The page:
Jessica MacQueen, Sophia Hoosein
Doing content strategy work in the public sector comes with a unique set of challenges, given the inherent complexity of government content ecosystem and deeply entrenched ways of doing business: government tends to develop content in silos, bureaucracy often gets in the way of streamlined workflows, and many decision-makers feel the perceived risk of engaging citizens outweighs the benefits of understanding their needs.
Given this context, the public sector content strategist may find it difficult--and even disheartening--to attend talks and seminars from leaders in the field, only to reflect on how much their institution would need to change to make good content strategy work possible. For most jurisdictions today, doing human-centred design work fundamentally challenges the way that they develop and deliver products, services, and content.
Some governments have tried to address the need for transformation by centralizing this effort through website consolidation initiatives and digital government units. However, these units are still in their early days and don’t yet have the capacity to holistically tackle organizational content and design challenges. While these units may have a mandate to work differently, practitioners working throughout the rest of the public sector remain subject to traditional ways of doing business.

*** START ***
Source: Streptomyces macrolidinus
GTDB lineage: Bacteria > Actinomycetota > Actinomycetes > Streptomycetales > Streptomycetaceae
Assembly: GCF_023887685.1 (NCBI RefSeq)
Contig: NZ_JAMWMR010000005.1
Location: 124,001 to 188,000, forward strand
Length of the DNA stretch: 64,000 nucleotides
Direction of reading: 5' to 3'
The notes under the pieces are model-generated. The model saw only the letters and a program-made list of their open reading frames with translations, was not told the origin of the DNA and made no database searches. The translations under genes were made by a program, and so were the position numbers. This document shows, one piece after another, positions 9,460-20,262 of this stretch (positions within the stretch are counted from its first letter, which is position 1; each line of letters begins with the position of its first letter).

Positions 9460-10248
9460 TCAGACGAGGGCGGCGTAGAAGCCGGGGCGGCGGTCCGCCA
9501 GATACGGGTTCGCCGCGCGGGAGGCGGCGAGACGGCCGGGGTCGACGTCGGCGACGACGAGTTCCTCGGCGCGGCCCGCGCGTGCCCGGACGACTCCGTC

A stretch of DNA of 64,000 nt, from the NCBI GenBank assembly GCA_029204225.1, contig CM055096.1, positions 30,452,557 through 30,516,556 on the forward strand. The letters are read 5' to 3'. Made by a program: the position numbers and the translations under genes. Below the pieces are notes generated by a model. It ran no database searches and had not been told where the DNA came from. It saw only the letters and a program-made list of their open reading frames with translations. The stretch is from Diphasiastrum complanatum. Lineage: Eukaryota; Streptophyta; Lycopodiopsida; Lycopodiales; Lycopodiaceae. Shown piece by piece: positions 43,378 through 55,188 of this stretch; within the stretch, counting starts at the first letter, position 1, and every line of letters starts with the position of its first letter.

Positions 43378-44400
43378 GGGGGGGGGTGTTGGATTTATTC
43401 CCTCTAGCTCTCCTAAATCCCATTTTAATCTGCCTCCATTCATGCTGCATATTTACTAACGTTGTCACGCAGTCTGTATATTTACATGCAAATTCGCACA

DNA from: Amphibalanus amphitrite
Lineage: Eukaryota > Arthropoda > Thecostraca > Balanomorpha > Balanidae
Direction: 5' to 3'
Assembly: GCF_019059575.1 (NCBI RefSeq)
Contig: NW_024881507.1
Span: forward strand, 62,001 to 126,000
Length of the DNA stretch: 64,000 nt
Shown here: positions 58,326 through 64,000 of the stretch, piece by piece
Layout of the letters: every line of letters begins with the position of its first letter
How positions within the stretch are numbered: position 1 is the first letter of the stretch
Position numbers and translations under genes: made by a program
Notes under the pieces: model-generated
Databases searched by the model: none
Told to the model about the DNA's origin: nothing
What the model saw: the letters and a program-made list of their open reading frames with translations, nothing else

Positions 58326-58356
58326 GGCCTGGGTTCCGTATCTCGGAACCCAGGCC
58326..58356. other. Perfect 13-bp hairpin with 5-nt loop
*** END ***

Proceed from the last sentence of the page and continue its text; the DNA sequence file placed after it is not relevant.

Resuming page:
This talk shares insights from original qualitative research that asks practitioners from the public sector: what does it feel like to do content work in government? How are you surviving - or thriving? What does success look like?
We leverage Sara Ahmed’s theorizing in her book, “Living a Feminist Life” to propose a new way to think of the public sector content strategist as an “institutional killjoy” doing “diversity work.” We assert that these terms can help practitioners better understand what is at stake, and what is required, to do public sector content strategy well. By using these words to describe the experience of the content strategist in government, we move towards a shared language that may help other practitioners articulate and think through the challenges they likely encounter in similar roles.
Moreover, we take up Ahmed’s call to develop our own killjoy survival kits, and share concrete examples of the sorts of tools, strategies, and artifacts that government practitioners have used while working to transform the organization from within.